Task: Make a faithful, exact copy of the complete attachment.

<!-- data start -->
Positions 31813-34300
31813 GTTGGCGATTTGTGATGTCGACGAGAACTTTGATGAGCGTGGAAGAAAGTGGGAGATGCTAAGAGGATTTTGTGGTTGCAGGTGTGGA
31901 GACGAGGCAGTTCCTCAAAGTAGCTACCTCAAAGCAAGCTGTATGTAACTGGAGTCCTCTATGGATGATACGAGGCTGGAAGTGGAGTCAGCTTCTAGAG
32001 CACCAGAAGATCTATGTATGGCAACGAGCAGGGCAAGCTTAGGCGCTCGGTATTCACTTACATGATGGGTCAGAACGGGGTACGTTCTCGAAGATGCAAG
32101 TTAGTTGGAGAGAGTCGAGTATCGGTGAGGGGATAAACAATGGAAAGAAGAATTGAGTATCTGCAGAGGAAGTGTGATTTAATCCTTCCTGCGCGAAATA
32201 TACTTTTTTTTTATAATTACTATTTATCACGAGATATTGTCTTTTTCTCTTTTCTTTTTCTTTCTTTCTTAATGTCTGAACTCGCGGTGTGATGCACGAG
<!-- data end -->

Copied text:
Positions 31813-34300
31813 GTTGGCGATTTGTGATGTCGACGAGAACTTTGATGAGCGTGGAAGAAAGTGGGAGATGCTAAGAGGATTTTGTGGTTGCAGGTGTGGA
31901 GACGAGGCAGTTCCTCAAAGTAGCTACCTCAAAGCAAGCTGTATGTAACTGGAGTCCTCTATGGATGATACGAGGCTGGAAGTGGAGTCAGCTTCTAGAG
32001 CACCAGAAGATCTATGTATGGCAACGAGCAGGGCAAGCTTAGGCGCTCGGTATTCACTTACATGATGGGTCAGAACGGGGTACGTTCTCGAAGATGCAAG
32101 TTAGTTGGAGAGAGTCGAGTATCGGTGAGGGGATAAACAATGGAAAGAAGAATTGAGTATCTGCAGAGGAAGTGTGATTTAATCCTTCCTGCGCGAAATA
32201 TACTTTTTTTTTATAATTACTATTTATCACGAGATATTGTCTTTTTCTCTTTTCTTTTTCTTTCTTTCTTAATGTCTGAACTCGCGGTGTGATGCACGAG